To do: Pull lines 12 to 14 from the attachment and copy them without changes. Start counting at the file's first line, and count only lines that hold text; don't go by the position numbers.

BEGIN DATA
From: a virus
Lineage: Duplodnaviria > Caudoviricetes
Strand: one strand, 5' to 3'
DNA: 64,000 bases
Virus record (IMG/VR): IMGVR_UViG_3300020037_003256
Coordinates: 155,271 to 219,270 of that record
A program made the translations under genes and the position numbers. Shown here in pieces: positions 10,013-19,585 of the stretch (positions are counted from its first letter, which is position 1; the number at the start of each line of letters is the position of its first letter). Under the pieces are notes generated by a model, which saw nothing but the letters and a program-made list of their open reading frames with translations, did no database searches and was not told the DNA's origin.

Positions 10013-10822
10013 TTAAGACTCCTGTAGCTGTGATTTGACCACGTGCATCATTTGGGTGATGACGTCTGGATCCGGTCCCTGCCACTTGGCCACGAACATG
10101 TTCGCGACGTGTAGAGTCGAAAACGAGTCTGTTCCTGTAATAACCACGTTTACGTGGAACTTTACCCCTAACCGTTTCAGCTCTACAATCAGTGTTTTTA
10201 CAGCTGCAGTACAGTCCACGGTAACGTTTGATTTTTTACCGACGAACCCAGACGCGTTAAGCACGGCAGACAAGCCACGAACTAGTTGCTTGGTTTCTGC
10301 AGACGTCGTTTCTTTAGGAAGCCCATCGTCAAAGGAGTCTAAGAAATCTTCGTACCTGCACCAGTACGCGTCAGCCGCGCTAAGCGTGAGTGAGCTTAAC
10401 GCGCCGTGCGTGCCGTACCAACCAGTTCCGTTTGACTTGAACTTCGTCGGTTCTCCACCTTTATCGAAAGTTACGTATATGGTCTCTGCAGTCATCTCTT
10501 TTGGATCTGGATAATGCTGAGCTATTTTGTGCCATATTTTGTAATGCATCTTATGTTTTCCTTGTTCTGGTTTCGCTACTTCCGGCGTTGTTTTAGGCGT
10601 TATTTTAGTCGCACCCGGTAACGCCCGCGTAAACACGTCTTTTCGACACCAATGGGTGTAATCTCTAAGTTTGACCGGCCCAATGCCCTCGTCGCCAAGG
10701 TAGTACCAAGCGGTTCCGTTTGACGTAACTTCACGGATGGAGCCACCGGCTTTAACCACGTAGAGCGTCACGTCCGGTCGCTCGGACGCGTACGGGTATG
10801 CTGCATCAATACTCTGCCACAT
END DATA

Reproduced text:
10301 AGACGTCGTTTCTTTAGGAAGCCCATCGTCAAAGGAGTCTAAGAAATCTTCGTACCTGCACCAGTACGCGTCAGCCGCGCTAAGCGTGAGTGAGCTTAAC
10401 GCGCCGTGCGTGCCGTACCAACCAGTTCCGTTTGACTTGAACTTCGTCGGTTCTCCACCTTTATCGAAAGTTACGTATATGGTCTCTGCAGTCATCTCTT
10501 TTGGATCTGGATAATGCTGAGCTATTTTGTGCCATATTTTGTAATGCATCTTATGTTTTCCTTGTTCTGGTTTCGCTACTTCCGGCGTTGTTTTAGGCGT